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The experience of a view is etched into your mind and soul

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I have written two previous columns on the subject of a single view and I make no apology for visiting this theme a third time.

Views are a part of our culture and their reproduction in photographs and paintings have, over hundreds of years, gathered in a collective consciousness, which allows us to instantly recognise in our daily visual experience places that evoke something in our soul that we do not always understand. Of course, the unconscious reference to received images is not the only force behind these emotions. Our own experience of visiting places and using the landscape also shows our response.

My parents were very interested in picnics and always spent some time choosing the right spot.Their choice, often involving water, was perhaps also influenced by images in books, magazines and galleries.

Driving along the river valley into Halifax, there is a distinct hint of Italy. I drove the route on a warm but grey day in early August.

In the valley hung a low mist, which softened the edge of everything and homogenised the range of green. You could almost feel the past mill owners going off on the grand tour and returning to a place suddenly transformed by their travels into an Italian ideal.

No wonder the buildings they commissioned were so heavily referential to the Italian Renaissance. They saw in their home a place transformed; a place that could exude an idea of cultural credibility, even if it was only a veneer.

The relationship between civic pride and cultural experience is important. It is possibly inevitable that people will try to recreate what they love (or sometimes what they are told they should love) at home.

Imagine a person who has lived their whole life in one valley, without ever leaving it, trying to change or improve the landscape.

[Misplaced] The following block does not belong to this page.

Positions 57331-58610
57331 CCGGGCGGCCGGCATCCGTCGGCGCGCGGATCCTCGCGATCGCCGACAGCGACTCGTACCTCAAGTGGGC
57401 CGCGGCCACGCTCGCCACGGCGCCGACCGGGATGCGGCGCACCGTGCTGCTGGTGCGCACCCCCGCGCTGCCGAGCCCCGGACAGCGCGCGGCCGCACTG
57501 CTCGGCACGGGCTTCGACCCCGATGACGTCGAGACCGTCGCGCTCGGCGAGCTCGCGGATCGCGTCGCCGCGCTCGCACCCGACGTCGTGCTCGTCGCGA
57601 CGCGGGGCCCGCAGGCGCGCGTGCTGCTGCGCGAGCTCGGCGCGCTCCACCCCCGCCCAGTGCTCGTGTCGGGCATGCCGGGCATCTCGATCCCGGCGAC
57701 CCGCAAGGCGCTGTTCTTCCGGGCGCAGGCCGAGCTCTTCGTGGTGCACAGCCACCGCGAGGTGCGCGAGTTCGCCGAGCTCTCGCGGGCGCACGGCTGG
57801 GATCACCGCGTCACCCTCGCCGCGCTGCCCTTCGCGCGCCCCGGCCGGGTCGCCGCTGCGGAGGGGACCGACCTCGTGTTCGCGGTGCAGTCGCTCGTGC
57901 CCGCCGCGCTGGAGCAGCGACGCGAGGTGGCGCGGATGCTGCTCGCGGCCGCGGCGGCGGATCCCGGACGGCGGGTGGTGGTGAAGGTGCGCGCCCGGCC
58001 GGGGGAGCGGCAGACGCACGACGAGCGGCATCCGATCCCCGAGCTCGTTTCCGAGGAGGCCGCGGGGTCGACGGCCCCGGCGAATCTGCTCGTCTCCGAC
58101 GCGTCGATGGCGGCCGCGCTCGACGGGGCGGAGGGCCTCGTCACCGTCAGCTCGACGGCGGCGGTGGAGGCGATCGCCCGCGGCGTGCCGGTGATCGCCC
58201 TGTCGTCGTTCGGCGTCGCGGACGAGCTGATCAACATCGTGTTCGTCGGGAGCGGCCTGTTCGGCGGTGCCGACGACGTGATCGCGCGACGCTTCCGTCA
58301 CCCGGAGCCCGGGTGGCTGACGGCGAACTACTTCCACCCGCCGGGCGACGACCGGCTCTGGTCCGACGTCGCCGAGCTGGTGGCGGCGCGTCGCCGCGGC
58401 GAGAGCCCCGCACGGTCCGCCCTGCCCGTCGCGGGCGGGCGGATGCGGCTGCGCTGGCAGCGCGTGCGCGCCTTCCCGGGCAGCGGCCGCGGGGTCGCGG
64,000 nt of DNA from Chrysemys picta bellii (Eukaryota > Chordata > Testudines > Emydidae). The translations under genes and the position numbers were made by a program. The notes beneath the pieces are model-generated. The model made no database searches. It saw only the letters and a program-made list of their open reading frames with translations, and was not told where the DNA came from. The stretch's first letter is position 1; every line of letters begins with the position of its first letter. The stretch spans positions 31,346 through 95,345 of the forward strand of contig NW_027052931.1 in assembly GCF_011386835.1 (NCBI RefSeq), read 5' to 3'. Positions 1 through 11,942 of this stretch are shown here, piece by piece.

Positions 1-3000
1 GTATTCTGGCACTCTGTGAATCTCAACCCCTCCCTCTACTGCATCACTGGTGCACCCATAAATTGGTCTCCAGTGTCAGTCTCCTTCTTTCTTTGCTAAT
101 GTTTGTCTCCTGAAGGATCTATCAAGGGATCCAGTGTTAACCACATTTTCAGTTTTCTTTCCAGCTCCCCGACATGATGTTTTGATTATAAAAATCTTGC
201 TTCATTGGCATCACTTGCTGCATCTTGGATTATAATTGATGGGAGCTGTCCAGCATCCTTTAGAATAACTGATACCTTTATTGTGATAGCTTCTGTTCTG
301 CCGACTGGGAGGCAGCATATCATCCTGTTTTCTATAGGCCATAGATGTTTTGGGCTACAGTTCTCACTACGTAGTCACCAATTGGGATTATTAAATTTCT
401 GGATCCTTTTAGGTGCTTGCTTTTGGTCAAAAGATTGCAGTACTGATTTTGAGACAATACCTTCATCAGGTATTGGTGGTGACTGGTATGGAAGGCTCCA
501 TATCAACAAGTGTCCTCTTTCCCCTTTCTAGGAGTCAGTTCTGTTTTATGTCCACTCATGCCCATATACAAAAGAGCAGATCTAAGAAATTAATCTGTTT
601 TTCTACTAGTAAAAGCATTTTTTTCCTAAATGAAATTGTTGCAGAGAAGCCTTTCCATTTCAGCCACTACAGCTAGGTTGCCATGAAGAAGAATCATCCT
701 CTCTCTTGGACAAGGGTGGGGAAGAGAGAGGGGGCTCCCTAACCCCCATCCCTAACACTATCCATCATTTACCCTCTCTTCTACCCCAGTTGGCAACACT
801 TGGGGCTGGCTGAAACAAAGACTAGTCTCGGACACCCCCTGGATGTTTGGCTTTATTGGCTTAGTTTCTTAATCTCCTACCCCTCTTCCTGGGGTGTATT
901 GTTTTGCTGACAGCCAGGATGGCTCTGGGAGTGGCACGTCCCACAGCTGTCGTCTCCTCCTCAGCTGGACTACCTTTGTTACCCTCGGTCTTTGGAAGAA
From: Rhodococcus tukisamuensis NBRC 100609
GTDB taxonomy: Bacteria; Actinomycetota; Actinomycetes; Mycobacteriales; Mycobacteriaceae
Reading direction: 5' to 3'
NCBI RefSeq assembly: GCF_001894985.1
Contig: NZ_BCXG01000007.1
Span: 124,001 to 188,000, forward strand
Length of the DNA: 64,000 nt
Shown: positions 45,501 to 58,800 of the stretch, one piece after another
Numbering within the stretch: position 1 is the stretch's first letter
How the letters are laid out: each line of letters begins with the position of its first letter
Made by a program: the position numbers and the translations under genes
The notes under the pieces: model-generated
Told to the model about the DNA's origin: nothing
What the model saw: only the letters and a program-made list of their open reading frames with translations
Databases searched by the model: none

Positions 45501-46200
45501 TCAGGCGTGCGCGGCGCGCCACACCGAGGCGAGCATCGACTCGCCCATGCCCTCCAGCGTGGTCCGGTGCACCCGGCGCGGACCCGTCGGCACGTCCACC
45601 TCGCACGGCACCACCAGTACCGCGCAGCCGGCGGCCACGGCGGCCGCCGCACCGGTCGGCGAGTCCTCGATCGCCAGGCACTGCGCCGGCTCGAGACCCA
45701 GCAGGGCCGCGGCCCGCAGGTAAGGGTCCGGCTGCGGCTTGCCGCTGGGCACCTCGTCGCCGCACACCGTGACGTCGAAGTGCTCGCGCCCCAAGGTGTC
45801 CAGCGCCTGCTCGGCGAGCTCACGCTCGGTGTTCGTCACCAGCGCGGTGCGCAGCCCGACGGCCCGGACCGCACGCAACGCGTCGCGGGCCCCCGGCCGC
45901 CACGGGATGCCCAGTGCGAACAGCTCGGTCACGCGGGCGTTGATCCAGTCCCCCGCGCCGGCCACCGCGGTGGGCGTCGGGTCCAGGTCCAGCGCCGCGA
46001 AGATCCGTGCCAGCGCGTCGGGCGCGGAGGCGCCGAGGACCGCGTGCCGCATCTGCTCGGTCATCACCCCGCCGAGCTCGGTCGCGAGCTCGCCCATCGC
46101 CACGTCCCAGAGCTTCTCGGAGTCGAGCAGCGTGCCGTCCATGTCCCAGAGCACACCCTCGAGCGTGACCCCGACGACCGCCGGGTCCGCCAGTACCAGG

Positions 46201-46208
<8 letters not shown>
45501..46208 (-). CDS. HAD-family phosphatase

It would be impossible because they would only have their own limited experience and nothing to compare that with.

I have been very impressed with Dutch local councillors, who regularly travel to other places with their officers to look around.

They are consciously expanding their frame of reference in order to help their decisionmaking. Admittedly, they are usually looking at buildings and townscape, but I like the idea of 20-odd people travelling hundreds of miles to simply look at a view.

In Wakefield there was a marvellous view from the banks of the Calder past the original bridge, with attendant medieval chapel, towards the centre of town. A number of artists have painted from this spot in the past, including Turner, because it was beautiful. You would not choose to paint it for that reason today. The good burghers of Wakefield have allowed this scene to become ugly. They seem to have allowed exceptionally ugly buildings to intrude, so much so that the river itself does not live in the minds of the locals.This view needs desperately to be recomposed To me, the image of the cliffs looking west from Sheringham towards Weybourne is beautiful. I Include the hut in my assessment of beauty and the time of day - 8.56am.

The deep shadows cast by the relatively low morning sun, create, in my mind, a series of forms that have been constantly eroded by long-shore drift.The sand from this place has created Blakenay Point.This place and moment are etched into my person and, no doubt, will influence some decision I will make in the future.

I offer this image to you in the hope that you might find it useful.

WA, from my kitchen table

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